Cedar Grove, New Jersey (PRWEB) March 31, 2015
New Jersey psychologist is crowned the new Miss New Jersey for Royal International Pageant along with her two daughters. They describe pageantry as a positive experience and encourage youth to dream big and set positive goals in their platform website, http://www.ChoosePositivePath.com.
It was an exciting and victorious moment for the Wilson family on Sunday March 22 when Dr. Victoria Wilson got crowned Miss New Jersey, along with her 8 year-old daughter Marjana Wilson, and 12-year-old daughter Silvana Wilson, all of whom beat out competitors in each age division. Although Ukrainian born Victoria modeled in her youth, the 42-year-old clinical psychologist competed for the first time in the Royal International Pageant, and she really enjoyed the experience, winning over much younger competitors.
"My daughters have been competing in pageants for a few years now and they challenged me to do the same, so I accepted the challenge and I'm really glad I did."
Despite much criticism and scorn surrounding the pageant industry, Dr. Wilson, who owns the NJ Center for Positive Psychology (http://www.centerforpositivepsychology.com), believes that pageantry, as any other type of competition, can be a truly positive experience. "There are a lot of misconceptions surrounding the pageantry, mostly due to TV shows like Toddlers and Tiaras, however, I believe the pageantry can be a self actualizing experience, depending on the kind of pageant you choose based on your child's talents. In interview based pageants which are scored on the basis of personal speech introduction, interviewing in front of the judges, and evening gown competition. These pageants emphasize grace, posture and poise, equanimity, on stage presence, and good conversational skills and interview skills. For my daughters these interview based pageants have been a great source of growth and self actualization. They have learned that it's not easy to win and that if there were no losses, they would never appreciate the rare victories. They have learned that it's important to spend their spare time practicing their walk routines and interview questions and their speeches instead of wasting time playing video games."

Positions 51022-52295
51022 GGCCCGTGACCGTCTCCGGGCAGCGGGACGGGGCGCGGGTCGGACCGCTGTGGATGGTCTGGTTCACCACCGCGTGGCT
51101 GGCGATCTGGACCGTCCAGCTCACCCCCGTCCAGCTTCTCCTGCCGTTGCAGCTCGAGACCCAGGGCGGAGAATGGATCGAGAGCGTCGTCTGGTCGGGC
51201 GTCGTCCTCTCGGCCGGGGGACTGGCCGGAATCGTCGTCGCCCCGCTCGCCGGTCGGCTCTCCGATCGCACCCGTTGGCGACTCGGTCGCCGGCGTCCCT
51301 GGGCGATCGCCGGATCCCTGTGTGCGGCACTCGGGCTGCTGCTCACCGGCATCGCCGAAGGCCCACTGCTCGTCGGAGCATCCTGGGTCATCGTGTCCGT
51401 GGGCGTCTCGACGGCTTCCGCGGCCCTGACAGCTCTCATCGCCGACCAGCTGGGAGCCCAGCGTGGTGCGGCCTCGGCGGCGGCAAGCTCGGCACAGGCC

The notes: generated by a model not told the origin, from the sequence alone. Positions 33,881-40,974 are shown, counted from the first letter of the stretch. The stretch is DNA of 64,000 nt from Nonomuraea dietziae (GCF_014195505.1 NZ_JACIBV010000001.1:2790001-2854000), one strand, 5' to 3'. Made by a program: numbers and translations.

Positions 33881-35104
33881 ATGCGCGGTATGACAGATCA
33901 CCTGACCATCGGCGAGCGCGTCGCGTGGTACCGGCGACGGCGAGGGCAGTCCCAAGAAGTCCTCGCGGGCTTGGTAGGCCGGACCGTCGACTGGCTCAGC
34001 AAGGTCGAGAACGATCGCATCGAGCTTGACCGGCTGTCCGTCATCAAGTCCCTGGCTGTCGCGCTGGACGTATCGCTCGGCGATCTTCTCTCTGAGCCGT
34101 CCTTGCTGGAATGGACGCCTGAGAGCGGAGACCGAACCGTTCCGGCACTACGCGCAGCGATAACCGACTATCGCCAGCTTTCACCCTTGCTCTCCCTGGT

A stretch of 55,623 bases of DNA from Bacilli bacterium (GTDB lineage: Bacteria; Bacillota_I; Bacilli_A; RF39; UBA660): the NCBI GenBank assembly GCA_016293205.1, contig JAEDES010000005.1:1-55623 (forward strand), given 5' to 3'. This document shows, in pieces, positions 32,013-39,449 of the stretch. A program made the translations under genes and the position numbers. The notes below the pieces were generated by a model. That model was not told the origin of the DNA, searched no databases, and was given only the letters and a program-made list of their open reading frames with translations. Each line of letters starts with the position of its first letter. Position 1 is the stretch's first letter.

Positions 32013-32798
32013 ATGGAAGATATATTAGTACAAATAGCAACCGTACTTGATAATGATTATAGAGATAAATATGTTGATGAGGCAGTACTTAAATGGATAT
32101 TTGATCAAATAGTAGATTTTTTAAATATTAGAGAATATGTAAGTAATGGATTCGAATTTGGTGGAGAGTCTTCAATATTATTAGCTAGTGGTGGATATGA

"My younger daughter tends to be hyperactive, so she had to learn to be still and focused and not to fidget during interviews. My older daughter used to slouch and have bad posture before she began pageantry and has learned to overcome it." Many of these pageants offer optional competitions, such as speech, commercial acting, photogenic, academic achievement, and casual wear competitions, so there are many ways that one can win. "What I like about pageants is that they are about hopes, dreams, and goals. Research shows that our youth is becoming more and more lost and depressed. Children need goals, particularly teens. There is an expression 'an idle mind is the devil's workshop', that is particularly true for teens, who are naturally sensation seeking. When teens are devoid of positive goals, they tend to seek other adrenaline producing activities, which are often illegal or involve the use of controlled substances. There is a growing depression and apathy among today's youth, accounting for about 4600 adolescent suicides per year in the US, the highest in the industrialized nations. Sports and other athletic activities are the best way to involve children and teens in goal setting. Since not every girl is interested in sports, or dance, these interview based pageants provide an alternative form of competition. Positive pageantry combines all the elements that many girls enjoy, such as dress up and glamour, on stage attention, adrenaline rush of the competition, and establishing long-lasting friendships."